Japan will call for an investigation into the World Health Organization’s initial response to the coronavirus pandemic, Prime Minister Shinzo Abe has said.
“With the European Union, (Japan) will propose that a fair, independent and comprehensive verification be conducted,” Abe said on an internet program Friday.
He said the proposal will be made at the WHO’s general assembly to begin Monday.
Foreign Minister Toshimitsu Motegi also said Friday that Japan is joining a chorus of calls for such an investigation, which should be conducted by an independent body.
“This disease has had a devastating impact on the entire world, and information must be shared between countries in a free, transparent and timely manner, lest we risk it spreading even more quickly,” Motegi said in a parliamentary session, in reference to COVID-19, the respiratory disease caused by the novel coronavirus.
“There’s a lot of discussion in the international community about precisely where the virus came from and the initial response,” he said. “There needs to be a thorough investigation, and it’s crucial that this be carried out by an independent body.”
A senior official with the Foreign Ministry, who spoke on condition of anonymity, said Japan plans to voice the view at an annual meeting of the WHO’s decision-making body to be held next week in a virtual setting.
The WHO has been accused by the United States and some of its allies of turning a blind eye while China withheld information that could have helped limit the spread of the virus after it was first reported in the city of Wuhan.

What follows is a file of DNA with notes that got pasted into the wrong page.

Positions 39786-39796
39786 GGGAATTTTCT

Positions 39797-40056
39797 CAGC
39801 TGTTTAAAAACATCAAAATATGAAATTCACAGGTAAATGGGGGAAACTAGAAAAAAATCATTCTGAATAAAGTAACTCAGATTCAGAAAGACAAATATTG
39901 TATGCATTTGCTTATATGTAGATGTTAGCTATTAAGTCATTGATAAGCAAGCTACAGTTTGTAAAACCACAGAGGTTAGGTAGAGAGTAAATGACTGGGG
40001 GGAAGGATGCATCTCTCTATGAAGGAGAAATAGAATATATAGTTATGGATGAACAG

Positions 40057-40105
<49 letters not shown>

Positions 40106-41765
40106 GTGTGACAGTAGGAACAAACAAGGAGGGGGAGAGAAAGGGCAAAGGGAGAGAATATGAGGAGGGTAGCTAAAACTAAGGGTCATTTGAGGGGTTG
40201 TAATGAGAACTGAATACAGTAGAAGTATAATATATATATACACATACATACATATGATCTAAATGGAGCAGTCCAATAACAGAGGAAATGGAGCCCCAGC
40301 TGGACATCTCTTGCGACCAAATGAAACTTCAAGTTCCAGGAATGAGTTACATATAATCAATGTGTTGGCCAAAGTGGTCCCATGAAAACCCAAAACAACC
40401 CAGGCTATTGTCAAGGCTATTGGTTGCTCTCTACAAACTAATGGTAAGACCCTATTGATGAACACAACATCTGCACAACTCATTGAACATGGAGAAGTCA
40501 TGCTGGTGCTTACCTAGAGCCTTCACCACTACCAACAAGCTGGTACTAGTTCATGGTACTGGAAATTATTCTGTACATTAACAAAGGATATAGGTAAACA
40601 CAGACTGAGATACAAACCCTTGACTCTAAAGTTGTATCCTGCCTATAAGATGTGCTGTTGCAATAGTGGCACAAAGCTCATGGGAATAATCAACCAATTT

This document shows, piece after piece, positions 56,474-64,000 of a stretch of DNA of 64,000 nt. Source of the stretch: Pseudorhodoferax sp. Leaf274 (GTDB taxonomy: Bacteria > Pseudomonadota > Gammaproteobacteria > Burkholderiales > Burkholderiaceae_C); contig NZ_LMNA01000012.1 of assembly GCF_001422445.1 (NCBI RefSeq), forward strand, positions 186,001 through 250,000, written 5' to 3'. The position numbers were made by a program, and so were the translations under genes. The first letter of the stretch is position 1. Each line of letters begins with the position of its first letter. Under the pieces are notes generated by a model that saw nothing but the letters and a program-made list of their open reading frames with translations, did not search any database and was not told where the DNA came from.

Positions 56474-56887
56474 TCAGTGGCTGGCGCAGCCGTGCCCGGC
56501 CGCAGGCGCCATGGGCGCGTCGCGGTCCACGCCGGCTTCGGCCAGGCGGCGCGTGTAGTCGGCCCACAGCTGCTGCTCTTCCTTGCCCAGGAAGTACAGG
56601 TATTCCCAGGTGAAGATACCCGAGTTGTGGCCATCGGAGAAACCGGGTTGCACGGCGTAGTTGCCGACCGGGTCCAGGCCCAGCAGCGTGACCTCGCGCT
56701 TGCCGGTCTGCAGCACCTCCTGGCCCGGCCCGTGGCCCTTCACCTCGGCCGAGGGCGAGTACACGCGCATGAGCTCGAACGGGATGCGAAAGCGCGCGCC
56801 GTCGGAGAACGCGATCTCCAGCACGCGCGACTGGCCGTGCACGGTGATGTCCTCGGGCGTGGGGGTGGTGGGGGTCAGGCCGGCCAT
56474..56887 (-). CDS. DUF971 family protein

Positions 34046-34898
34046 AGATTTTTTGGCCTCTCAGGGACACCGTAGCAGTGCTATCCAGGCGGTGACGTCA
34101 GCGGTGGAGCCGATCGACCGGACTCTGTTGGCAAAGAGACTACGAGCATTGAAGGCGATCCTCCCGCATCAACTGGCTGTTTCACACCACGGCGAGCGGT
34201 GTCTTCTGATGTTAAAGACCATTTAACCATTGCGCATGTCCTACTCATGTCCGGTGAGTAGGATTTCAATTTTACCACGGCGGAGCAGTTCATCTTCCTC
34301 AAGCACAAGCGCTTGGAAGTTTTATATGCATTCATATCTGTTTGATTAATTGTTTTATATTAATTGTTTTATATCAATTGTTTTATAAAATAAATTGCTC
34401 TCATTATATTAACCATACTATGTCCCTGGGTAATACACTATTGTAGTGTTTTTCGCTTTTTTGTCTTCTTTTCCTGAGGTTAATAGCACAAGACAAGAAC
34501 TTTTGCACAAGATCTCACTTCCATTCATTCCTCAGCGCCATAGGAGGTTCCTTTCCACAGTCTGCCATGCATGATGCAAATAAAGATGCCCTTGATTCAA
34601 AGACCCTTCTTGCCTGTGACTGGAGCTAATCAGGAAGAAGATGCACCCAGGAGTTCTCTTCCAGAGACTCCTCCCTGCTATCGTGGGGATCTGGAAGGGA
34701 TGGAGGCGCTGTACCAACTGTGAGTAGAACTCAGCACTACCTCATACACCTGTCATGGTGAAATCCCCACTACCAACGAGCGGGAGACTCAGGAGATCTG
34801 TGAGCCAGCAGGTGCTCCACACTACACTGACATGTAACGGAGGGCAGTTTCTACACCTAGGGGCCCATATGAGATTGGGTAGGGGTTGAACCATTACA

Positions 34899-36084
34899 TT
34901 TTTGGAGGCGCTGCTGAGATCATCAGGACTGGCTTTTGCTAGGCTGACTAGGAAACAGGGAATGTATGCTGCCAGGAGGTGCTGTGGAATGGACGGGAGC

U.S. President Donald Trump has been one of the strongest critics of the WHO, saying it is “a puppet for China,” and has suspended funding to the Geneva-based U.N. agency.
WHO Director-General Tedros Adhanom Ghebreyesus has rejected such accusations, urging countries not to politicize the virus that has now killed some 300,000 people worldwide.
Australian Prime Minister Scott Morrison has also called for an investigation into the origin of the new coronavirus, standing his ground even as China announced plans to impose tariffs on Australian barley imports in a move many saw as retaliation.
While Japan is falling in line with such calls, Motegi also stressed during the meeting of the Lower House Foreign Affairs Committee that any inquiry should take place after the global pandemic subsides.
He did not specify which independent body he thinks should handle the task, saying at a news conference Friday that was something “for the relevant countries to discuss.”
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